AnJenette Afridi, MA, ERYT-500, is the Creator of INHALE EXHALE SMILE℠ Meditation and Mindfulness Targeted Skills-Based Training for Kids, Teens, Adults, Parents, Seniors, and Business Leaders.

GET A RESTFUL NIGHT'S SLEEP

“There is a time for many words, and there is also a time for sleep.” Homer

Sleep is the foundation of a healthy, happy, and productive life, yet when it comes to logging those Z’s, many people fall short. Even if you spend eight full hours in bed each night, you may not be getting the best quality sleep. Insomnia, tossing and turning, and frequently waking at night can cause you rise groggy and grumpy the next morning.

There are specific factors that will promote good sleep, and others that are detrimental to sleep. Here are five things you may be doing that wreck your sleep quality.

Are you on the computer right up until bedtime?

Computers and cell phones emit light from the blue end of the optical spectrum. This tricks your brain into thinking that it’s earlier in the day. Your brain will then produce the wrong hormones, making it difficult for your mind to quiet down when you climb into bed.

For best results, stop using your computer several hours before bedtime. And don’t be tempted to pick up your phone. If you absolutely must use the computer, consider installing an app that will eliminate the blue-light spectrum from the display. Your display will look redder and dimmer, but the screen won’t trick your brain into thinking it is daytime.

Is your bedroom too warm?

Temperature is a critical factor in quality sleep. Most people do best at around 60 degrees fahrenheit and snuggled under a warm blanket. However, many people find their bedroom is simply too warm. This can be particularly problematic in the summer months.

To cool your room down, crack the window open, even if it is chilly at night. That chilly air will help you reach a deep and restful slumber.

If you struggle with your bedroom being too hot due to the climate, you may need to run the air conditioning in your bedroom at night. Yes, utility bills can add up, but that’s just the price of good sleep–and good sleep is priceless. J

Do you have too much light in your room?

Some people are more sensitive to light than others. Street lamps, electronics, and moonlight are the most typical culprits in robbing you of sleep if you have night light sensitivity.

If you have trouble sleeping, sweep your room for electronic chargers and power strips, many of which have tiny LED lights. Even the tiny green light on a Macbook charger is enough to disrupt healthy sleep. Invest in shades or curtains to block moonlight and streetlights from outside.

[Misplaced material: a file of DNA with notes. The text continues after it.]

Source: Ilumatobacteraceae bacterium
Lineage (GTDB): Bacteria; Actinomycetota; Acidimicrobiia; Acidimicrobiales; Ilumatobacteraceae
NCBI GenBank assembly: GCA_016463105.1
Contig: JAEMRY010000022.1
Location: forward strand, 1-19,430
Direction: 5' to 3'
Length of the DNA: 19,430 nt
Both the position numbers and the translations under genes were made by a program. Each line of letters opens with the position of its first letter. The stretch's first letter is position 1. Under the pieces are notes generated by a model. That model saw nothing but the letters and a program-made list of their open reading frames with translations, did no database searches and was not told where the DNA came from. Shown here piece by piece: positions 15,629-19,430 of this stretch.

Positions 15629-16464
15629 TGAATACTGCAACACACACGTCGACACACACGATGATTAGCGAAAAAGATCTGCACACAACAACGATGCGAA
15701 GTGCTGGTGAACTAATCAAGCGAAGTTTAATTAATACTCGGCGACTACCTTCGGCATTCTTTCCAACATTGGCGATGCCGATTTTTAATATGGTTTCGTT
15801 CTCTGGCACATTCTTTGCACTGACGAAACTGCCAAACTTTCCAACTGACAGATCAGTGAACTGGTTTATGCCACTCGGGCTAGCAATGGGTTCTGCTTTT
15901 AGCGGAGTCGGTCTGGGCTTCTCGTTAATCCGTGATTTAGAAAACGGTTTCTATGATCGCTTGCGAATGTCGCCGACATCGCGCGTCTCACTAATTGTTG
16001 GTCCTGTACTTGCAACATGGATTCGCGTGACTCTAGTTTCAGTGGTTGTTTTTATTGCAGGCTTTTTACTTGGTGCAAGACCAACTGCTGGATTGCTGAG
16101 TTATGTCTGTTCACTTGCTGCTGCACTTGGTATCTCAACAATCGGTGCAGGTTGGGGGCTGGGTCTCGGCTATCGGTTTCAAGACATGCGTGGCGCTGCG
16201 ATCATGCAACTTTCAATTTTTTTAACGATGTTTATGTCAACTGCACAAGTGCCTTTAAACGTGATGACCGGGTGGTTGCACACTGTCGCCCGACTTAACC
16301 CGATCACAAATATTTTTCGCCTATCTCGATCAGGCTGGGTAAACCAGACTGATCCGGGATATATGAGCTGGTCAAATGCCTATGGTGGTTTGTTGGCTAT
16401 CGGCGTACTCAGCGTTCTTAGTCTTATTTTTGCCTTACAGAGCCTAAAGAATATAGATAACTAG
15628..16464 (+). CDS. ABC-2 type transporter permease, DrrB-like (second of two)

Do you drink caffeine too close to bedtime?

Caffeine should not be used late in the day. Your mileage may vary on how late in the day you can process caffeine. Some people find a cup of coffee as early as noon is enough to wreck their sleep that night. Most people should call it quits on caffeine well before dinnertime if they expect to sleep.

Do you get enough sunlight during the day?

If you wake up before dawn and spend all day in a windowless office, your body’s circadian rhythm can get confused. Remember, a good night’s sleep starts when you wake up. Letting your body experience sunlight early in the day, even for a few minutes, can help reset your body’s daily melatonin cycle. If you produce the right hormones during the daytime, your brain will more readily produce adequate amounts of melatonin at night. This will help you drift off more easily.

It can be helpful to think of sleeping as a skill, and to improve at any skill, you have to break down the separate components and perfect each one. Quality sleep is determined by a few easily identified components: temperature, light exposure, and chemical interference (usually caffeine). Once you are able to identify and manipulate these inputs, you can become a skilled sleeper.

©ANJENETTE LLC / ANJENETTE.COM 
INHALE EXHALE SMILE® / LIFESTYLE MEDICINE

DISCLAIMER:

This article is not intended to diagnose, treat, cure, or prevent any medical issue or disease. The author does not in any way guarantee or warrant the accuracy, completeness, or usefulness of this article and will not be held responsible for the content of this article. The information in this article is not intended to replace a personal relationship with a qualified health care professional and is not intended as medical advice. Always consult your personal health care provider for specific medical advice.

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